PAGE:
Plot Summary Old Major, the old boar on the Manor Farm, calls the animals on the farm for a meeting, where he compares the humans to parasites and teaches the animals a revolutionary song, “Beasts of England” .
When Major dies three days later, two young pigs, Snowball and Napoleon assume command and turn his dream into a philosophy. The animals revolt and drive the drunken and irresponsible Mr. Jones from the farm, renaming it “Animal Farm”.
The Seven Commandments of Animalism are written on the wall of a barn. The most important is the seventh, “All animals are equal ” All the animals work, but the workhorse, Boxer does more than others and adopts the maxim — “I will work harder.”
The Other Six Commandments – Whatever goes upon two legs is an enemy – Whatever goes upon four legs, or has wings, is a friend – No animal shall wear clothes – No animal shall sleep in a bed – No animal shall drink
alcohol – No animal shall kill any other animal – All animals are equal (the most important one!).
Though the story centers on many animals, the rather starring one is Boxer. After a farm fights with their neighbours, Napoleon sends for a van to take injured Boxer to the veterinarian, explaining that better care can be given there. Benjamin the donkey, who “could read as well as any pig”, notices that the van belongs to “Alfred Simmonds, Horse Slaughterer and Glue Boiler”, and attempts to mount a rescue; but the animals’ attempts are futile.
Squealer reports that the van was purchased by the hospital and the writing from the previous owner had not been repainted. He recounts a tale of Boxer’s death in the hands of the best medical care. Shortly after Boxer’s death, it is revealed that the pigs have purchased more whisky.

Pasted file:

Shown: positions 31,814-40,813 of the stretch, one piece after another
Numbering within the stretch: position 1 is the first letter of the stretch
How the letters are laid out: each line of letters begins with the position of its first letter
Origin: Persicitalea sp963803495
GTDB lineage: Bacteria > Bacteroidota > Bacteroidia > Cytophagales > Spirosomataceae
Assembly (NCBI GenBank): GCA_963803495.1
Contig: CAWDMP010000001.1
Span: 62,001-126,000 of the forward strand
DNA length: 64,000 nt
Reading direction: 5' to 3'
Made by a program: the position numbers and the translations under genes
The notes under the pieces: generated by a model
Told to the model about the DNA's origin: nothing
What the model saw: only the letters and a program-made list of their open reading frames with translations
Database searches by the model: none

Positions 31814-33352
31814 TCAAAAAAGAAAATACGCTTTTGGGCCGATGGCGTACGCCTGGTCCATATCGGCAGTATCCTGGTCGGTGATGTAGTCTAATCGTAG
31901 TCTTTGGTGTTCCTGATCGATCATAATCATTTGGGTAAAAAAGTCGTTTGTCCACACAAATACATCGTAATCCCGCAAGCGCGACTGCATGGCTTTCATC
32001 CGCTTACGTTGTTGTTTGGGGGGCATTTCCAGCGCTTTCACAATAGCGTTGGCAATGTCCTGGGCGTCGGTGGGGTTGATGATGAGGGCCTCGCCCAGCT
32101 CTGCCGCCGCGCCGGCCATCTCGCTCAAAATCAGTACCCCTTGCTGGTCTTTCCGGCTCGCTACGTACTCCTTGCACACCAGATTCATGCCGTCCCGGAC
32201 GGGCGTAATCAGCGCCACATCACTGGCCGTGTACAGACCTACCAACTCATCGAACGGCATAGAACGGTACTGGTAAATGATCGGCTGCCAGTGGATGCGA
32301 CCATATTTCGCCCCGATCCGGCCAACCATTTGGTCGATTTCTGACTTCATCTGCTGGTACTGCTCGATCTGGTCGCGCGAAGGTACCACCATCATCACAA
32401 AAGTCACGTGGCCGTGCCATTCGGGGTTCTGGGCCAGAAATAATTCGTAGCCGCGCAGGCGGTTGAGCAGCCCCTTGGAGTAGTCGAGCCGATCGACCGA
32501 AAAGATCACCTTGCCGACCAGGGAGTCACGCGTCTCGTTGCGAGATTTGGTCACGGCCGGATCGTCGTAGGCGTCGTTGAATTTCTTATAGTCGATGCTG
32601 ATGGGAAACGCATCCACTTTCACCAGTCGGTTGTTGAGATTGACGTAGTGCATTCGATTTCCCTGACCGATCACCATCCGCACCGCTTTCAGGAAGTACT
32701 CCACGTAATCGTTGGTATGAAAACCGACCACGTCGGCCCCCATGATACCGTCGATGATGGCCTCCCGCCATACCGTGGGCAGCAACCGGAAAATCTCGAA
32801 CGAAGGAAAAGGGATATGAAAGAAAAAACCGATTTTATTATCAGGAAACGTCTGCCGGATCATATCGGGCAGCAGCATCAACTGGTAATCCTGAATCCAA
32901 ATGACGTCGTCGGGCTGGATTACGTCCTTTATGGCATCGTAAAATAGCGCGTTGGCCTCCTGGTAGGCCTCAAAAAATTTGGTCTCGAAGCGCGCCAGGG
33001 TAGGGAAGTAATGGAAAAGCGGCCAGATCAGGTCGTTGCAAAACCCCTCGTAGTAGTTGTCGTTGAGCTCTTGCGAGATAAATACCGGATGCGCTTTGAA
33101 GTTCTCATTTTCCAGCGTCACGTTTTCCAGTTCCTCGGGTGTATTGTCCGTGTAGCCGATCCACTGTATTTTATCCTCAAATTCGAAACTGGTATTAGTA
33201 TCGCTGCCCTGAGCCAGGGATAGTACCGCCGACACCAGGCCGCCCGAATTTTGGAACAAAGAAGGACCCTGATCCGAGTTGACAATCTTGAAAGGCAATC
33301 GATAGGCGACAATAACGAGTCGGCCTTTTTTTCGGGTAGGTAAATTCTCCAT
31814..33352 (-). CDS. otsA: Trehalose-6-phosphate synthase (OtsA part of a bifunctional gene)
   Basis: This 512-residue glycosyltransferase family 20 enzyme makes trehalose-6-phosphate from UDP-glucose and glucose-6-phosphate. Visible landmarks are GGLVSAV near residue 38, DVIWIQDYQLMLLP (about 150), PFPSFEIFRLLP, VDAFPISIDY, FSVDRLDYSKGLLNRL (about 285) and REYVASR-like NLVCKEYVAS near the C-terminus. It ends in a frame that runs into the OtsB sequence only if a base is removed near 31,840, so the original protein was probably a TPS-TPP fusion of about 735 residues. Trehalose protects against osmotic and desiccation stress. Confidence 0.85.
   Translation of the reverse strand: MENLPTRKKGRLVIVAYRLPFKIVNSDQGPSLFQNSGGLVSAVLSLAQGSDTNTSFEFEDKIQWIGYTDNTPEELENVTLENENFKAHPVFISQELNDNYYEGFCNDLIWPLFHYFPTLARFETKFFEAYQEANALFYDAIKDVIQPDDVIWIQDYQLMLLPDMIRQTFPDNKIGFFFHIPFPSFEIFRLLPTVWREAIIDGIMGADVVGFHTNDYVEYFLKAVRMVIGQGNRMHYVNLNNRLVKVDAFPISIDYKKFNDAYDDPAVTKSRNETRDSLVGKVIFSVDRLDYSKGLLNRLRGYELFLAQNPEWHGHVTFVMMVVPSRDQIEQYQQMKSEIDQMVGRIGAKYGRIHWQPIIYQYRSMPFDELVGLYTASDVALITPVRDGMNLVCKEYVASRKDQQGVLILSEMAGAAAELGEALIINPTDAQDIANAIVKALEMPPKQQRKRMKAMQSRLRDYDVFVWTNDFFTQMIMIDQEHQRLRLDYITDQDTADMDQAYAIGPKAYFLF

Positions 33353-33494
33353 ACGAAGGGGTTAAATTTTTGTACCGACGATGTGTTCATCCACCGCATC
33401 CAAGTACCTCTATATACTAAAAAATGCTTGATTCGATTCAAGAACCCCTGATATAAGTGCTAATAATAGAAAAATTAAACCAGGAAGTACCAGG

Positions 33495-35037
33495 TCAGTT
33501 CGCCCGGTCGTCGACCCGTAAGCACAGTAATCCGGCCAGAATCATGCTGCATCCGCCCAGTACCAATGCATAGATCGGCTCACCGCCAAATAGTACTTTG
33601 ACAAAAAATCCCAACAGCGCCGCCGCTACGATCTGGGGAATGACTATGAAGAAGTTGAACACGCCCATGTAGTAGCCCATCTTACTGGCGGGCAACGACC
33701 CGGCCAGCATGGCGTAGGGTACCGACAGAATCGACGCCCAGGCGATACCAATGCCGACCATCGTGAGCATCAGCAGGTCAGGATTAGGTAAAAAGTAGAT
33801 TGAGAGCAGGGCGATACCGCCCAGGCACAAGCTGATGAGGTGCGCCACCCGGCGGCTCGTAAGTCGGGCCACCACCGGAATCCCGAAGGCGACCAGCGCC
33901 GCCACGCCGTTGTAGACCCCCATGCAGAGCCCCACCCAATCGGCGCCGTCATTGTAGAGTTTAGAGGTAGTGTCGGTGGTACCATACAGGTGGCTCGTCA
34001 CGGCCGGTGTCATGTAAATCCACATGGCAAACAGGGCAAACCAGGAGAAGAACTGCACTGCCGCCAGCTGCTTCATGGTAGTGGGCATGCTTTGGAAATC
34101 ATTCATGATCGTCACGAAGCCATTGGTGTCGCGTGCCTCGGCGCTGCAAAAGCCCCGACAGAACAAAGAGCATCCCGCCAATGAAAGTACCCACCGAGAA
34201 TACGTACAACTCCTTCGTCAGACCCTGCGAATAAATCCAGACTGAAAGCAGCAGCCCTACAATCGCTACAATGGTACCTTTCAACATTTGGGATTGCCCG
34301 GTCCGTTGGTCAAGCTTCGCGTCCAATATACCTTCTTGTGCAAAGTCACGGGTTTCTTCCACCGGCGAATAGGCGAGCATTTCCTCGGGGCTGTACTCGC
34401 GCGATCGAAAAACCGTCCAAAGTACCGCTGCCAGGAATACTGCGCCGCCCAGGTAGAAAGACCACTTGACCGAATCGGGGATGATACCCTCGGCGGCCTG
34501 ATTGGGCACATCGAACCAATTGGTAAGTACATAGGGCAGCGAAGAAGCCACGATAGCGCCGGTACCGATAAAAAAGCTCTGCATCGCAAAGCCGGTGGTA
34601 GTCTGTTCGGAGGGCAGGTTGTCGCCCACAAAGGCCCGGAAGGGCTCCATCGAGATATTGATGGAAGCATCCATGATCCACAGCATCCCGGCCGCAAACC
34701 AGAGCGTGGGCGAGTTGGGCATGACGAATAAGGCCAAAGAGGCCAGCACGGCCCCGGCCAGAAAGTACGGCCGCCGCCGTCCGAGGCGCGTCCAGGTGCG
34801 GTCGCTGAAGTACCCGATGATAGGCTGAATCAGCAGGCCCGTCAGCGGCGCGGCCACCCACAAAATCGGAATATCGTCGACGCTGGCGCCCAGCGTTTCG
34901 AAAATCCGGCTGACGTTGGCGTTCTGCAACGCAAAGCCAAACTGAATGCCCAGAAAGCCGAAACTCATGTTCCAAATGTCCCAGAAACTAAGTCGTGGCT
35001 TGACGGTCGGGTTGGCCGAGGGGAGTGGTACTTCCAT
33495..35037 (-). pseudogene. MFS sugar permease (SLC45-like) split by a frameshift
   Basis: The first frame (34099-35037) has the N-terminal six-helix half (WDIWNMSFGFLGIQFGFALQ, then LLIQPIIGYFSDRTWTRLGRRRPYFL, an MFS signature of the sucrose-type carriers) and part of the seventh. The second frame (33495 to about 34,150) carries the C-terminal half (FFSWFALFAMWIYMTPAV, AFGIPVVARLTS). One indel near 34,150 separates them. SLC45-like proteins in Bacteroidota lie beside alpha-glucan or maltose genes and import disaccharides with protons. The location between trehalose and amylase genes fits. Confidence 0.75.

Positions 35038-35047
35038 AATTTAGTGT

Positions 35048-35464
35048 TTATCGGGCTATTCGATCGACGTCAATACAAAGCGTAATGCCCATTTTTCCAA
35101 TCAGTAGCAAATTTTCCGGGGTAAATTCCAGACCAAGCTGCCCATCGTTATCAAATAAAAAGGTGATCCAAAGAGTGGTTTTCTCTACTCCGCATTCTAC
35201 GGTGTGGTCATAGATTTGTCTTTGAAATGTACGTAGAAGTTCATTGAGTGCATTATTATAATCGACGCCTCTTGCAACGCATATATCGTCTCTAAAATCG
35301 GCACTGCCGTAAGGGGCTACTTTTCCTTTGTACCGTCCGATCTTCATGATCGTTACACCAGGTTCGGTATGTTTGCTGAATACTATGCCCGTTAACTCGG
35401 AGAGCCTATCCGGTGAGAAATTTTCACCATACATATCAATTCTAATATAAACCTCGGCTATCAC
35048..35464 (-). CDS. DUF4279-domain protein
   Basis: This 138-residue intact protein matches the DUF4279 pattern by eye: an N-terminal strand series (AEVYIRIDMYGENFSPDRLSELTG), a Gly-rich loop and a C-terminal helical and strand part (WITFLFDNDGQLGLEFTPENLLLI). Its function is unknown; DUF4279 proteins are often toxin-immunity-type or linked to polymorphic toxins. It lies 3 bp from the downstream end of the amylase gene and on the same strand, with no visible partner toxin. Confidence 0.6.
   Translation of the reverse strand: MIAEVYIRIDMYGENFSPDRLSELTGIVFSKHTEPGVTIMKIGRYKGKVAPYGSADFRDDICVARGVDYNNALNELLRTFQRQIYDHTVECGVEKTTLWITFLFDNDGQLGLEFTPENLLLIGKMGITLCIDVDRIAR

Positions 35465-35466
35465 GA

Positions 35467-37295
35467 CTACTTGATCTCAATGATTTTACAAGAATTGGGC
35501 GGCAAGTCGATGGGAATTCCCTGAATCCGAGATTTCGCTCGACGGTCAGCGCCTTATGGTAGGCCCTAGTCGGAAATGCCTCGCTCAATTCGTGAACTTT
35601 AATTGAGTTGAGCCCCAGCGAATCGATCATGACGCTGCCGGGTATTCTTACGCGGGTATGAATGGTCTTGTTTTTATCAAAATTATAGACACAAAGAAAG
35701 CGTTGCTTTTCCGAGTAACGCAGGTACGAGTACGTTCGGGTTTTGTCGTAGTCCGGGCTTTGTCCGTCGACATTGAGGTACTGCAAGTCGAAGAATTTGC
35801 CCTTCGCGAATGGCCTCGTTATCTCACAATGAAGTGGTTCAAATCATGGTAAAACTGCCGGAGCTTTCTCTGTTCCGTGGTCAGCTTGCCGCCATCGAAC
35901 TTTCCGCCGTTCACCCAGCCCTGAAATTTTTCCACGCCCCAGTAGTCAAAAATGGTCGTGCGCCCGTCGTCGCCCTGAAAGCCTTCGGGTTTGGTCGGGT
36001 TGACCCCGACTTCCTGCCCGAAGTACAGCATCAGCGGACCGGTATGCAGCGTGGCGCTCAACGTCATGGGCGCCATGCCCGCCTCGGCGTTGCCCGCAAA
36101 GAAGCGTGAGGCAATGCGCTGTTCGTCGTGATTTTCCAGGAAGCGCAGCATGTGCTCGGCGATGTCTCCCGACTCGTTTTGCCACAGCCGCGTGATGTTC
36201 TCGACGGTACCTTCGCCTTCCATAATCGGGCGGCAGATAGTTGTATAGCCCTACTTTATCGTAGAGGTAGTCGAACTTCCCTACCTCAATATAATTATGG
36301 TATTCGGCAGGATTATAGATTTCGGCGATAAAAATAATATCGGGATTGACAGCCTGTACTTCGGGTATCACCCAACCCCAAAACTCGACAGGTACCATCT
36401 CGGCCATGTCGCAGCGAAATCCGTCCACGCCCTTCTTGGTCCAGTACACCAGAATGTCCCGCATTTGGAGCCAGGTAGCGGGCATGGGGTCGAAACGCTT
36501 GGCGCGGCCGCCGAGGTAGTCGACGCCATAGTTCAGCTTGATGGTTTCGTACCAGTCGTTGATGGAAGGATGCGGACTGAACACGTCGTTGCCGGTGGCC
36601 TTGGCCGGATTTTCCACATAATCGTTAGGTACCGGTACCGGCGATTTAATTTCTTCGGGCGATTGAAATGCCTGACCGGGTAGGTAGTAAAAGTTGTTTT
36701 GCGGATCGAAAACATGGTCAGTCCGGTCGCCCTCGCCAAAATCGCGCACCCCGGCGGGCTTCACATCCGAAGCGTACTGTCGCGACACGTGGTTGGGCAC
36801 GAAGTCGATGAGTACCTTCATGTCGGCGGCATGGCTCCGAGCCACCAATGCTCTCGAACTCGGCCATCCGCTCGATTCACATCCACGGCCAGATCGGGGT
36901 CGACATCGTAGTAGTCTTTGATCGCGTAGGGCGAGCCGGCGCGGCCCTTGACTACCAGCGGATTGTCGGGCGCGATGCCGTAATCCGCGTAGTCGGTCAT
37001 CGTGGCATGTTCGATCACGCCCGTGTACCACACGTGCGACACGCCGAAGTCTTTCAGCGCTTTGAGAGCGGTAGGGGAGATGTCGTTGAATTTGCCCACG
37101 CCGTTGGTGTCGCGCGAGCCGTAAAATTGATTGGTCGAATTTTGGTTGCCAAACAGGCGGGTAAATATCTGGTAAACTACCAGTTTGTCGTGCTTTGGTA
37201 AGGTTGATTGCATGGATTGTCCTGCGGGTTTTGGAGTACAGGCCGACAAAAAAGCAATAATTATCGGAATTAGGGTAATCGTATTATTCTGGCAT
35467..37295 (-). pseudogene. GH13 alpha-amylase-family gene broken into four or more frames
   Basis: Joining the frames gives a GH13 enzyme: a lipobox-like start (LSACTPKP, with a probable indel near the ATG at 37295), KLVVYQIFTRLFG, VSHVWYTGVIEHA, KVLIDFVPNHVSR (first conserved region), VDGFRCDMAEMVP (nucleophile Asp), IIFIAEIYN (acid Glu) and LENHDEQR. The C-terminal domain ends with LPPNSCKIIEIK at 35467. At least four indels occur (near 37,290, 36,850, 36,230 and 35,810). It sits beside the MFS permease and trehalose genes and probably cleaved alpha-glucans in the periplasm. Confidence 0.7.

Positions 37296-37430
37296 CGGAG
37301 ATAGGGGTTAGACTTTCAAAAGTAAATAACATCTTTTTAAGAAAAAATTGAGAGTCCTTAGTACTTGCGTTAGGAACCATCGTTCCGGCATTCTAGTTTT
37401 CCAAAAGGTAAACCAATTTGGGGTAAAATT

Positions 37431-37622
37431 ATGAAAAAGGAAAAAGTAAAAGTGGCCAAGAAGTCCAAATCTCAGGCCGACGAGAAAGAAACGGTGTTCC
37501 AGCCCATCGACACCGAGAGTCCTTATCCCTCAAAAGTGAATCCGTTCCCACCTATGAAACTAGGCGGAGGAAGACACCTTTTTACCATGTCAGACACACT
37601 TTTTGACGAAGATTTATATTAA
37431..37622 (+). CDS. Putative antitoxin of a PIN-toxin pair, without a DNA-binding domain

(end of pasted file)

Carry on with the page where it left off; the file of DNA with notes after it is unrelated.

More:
Years pass, and the pigs had learn to walk upright, carry whips, and wear clothes. The Seven Commandments are reduced to a single phrase: “All animals are equal, but some animals are more equal than others.” Napoleon holds a dinner party for the pigs and the humans of the area, who congratulate Napoleon on having the hardest-working animals in the country on the least feed.
Napoleon announces an alliance with the humans, against the labouring classes of both “worlds”. He abolishes practices and traditions related to the Revolution, and reverts the name of the farm back to “Manor Farm”.
The animals, overhearing the conversation, notice that the faces of the pigs have begun changing. During a poker match, an argument breaks out between Napoleon and Mr. Pilkington when they both play the Ace of Spades and the animals realize that the faces of the pigs look like the faces of humans and no one can tell the
difference between them.
Bottom line and Final Analysis is this. When the animals took over the farm, they thought that it is the start of a better life. Their dreams are of a world where all animals are equal and all the property is shared equally. But soon the pigs took control and one of them, Napoleon, became the leader of all the animals. One by one the principles of the revolution are abandoned, until the animals have even less freedom than
The Final Crunch is the expression – All animals are equal, but some animals are more equal than others.
By Majid Al Suleimany